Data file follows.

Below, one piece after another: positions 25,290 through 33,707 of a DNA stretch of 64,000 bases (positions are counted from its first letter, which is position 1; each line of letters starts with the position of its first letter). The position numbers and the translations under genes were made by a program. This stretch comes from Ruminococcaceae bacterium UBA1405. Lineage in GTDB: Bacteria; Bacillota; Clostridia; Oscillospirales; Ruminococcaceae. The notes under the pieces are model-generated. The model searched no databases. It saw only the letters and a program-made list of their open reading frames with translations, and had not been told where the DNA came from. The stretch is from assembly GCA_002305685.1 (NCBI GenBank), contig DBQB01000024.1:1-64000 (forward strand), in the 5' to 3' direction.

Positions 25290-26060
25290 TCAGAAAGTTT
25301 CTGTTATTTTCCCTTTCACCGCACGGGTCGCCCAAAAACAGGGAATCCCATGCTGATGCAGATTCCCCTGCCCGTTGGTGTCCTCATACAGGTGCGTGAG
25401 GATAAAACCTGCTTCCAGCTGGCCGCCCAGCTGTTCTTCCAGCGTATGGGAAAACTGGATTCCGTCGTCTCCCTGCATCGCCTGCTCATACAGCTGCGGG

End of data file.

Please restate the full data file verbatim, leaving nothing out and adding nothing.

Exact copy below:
Below, one piece after another: positions 25,290 through 33,707 of a DNA stretch of 64,000 bases (positions are counted from its first letter, which is position 1; each line of letters starts with the position of its first letter). The position numbers and the translations under genes were made by a program. This stretch comes from Ruminococcaceae bacterium UBA1405. Lineage in GTDB: Bacteria; Bacillota; Clostridia; Oscillospirales; Ruminococcaceae. The notes under the pieces are model-generated. The model searched no databases. It saw only the letters and a program-made list of their open reading frames with translations, and had not been told where the DNA came from. The stretch is from assembly GCA_002305685.1 (NCBI GenBank), contig DBQB01000024.1:1-64000 (forward strand), in the 5' to 3' direction.

Positions 25290-26060
25290 TCAGAAAGTTT
25301 CTGTTATTTTCCCTTTCACCGCACGGGTCGCCCAAAAACAGGGAATCCCATGCTGATGCAGATTCCCCTGCCCGTTGGTGTCCTCATACAGGTGCGTGAG
25401 GATAAAACCTGCTTCCAGCTGGCCGCCCAGCTGTTCTTCCAGCGTATGGGAAAACTGGATTCCGTCGTCTCCCTGCATCGCCTGCTCATACAGCTGCGGG